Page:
(b) End item contracts. On contracts, such as those for end item deliverables, where the true quality of contractor performance cannot be measured until the end of the contract, only the last evaluation is final. At that point, the total contract award fee pool is available, and the contractor's total performance is evaluated against the award fee plan to determine total earned award fee. In addition to the final evaluation, interim evaluations are done to monitor performance prior to contract completion, provide feedback to the contractor on the Government's assessment of the quality of its performance, and establish the basis for making interim award fee payments (see 1816.405–276(a)). These interim evaluations and associated interim award fee payments are superseded by the fee determination made in the final evaluation at contract completion. However, if the final award fee adjectival rating is higher or lower than the average adjectival rating of all the interim award fee periods, or if the final award fee score is eight base percentage points higher or lower than the average award fee score of all interim award fee periods (e.g. 80% to 88%), then the Head of the Contracting Activity (HCA) or the Deputy Chief Acquisition Officer (if the HCA is the Fee Determination Official) shall review and concur in the final award fee determination. The Government will then pay the contractor, or the contractor will refund to the Government, the difference between the final award fee determination and the cumulative interim fee payments.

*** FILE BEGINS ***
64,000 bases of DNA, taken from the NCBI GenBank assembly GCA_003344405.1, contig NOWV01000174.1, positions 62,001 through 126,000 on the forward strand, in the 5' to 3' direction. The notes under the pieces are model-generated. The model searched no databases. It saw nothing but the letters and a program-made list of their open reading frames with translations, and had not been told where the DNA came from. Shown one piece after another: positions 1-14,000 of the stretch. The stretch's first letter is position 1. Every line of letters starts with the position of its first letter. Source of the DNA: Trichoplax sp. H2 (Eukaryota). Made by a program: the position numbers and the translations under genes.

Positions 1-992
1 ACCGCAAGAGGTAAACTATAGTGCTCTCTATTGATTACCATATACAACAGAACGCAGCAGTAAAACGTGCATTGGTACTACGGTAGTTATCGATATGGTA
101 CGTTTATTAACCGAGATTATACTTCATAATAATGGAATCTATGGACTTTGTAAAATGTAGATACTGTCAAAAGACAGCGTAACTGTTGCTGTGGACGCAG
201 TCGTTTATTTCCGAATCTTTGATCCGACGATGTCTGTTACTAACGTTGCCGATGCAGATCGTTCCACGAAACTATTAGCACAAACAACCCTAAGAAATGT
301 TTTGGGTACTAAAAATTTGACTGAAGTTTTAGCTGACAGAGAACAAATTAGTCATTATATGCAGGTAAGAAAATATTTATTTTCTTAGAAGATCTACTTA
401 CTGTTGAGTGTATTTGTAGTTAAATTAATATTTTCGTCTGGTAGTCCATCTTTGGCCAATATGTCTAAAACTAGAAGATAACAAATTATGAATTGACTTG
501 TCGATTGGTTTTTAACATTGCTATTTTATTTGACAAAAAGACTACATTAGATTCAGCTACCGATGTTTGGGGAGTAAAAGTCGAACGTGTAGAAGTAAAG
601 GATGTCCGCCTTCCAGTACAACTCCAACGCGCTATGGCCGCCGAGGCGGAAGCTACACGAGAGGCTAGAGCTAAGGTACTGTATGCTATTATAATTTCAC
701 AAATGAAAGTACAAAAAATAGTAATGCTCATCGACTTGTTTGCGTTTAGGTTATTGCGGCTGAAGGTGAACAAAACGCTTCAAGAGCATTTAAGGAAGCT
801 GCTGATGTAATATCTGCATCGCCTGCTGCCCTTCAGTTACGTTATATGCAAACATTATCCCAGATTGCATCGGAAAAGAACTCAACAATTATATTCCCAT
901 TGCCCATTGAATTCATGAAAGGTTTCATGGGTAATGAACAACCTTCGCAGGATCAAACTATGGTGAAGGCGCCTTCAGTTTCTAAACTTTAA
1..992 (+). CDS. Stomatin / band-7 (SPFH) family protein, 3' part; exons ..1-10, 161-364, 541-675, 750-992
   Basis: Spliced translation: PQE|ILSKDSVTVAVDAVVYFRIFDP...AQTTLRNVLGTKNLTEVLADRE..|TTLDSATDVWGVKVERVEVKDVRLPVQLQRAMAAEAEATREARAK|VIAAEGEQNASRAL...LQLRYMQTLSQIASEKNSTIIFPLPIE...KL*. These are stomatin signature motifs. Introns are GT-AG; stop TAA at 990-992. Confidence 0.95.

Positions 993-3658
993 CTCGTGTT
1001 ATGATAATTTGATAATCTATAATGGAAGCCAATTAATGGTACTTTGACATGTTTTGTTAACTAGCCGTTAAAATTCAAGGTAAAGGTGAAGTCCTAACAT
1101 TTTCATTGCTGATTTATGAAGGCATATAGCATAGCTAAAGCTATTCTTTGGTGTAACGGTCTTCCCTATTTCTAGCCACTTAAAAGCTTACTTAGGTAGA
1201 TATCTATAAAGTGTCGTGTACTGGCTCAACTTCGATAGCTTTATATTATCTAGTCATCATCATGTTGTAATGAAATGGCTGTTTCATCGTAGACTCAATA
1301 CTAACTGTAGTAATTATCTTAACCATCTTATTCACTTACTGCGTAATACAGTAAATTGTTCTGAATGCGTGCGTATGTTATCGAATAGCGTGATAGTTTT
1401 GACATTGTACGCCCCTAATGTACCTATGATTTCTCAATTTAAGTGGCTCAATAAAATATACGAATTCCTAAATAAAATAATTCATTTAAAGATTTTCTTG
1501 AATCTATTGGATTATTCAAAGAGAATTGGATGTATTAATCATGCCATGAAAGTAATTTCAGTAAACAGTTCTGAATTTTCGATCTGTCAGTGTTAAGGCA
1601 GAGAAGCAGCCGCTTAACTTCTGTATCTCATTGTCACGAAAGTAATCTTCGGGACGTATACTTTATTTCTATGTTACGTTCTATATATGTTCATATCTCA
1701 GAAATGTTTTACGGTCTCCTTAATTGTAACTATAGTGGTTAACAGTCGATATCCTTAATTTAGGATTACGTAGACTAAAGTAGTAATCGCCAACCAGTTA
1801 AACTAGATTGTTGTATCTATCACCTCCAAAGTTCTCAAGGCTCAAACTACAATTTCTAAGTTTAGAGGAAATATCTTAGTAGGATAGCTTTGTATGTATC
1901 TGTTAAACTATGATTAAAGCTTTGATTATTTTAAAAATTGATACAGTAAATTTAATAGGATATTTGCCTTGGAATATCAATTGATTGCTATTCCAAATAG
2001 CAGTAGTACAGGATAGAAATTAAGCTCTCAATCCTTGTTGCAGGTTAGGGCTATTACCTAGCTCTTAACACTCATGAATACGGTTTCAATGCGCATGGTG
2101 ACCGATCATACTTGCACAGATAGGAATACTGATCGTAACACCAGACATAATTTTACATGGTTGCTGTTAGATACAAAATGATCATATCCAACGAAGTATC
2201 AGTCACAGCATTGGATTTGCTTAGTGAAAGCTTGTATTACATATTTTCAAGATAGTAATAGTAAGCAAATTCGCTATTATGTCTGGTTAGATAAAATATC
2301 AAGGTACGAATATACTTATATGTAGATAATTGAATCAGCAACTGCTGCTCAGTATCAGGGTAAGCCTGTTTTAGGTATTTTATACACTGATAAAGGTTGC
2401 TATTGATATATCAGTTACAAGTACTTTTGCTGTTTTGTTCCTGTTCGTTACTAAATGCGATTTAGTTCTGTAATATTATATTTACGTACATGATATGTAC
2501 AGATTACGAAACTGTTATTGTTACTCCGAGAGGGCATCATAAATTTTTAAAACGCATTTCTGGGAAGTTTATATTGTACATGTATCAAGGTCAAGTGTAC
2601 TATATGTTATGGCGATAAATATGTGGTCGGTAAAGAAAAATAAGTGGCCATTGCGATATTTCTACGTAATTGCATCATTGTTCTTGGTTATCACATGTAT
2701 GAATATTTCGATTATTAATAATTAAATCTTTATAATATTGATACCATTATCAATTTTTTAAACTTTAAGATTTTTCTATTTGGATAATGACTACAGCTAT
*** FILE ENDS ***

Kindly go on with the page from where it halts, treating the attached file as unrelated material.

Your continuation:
(c) Control of evaluations. Interim and final evaluations may be used to provide past performance information during the source selection process in future acquisitions and should be marked and controlled as “Source Selection Information—see FAR 3.104”. See FAR 42.1503(h) regarding the requirements for releasing Source Selection Information included in the Contractor Performance Assessment Reporting System (CPARS).
1816.405-274 Award fee evaluation factors.
(a) Explicit evaluation factors shall be established for each award fee period. Factors shall be linked to acquisition objectives which shall be defined in terms of contract cost, schedule, and technical performance. If used, subfactors should be limited to the minimum necessary to ensure a thorough evaluation and an effective incentive.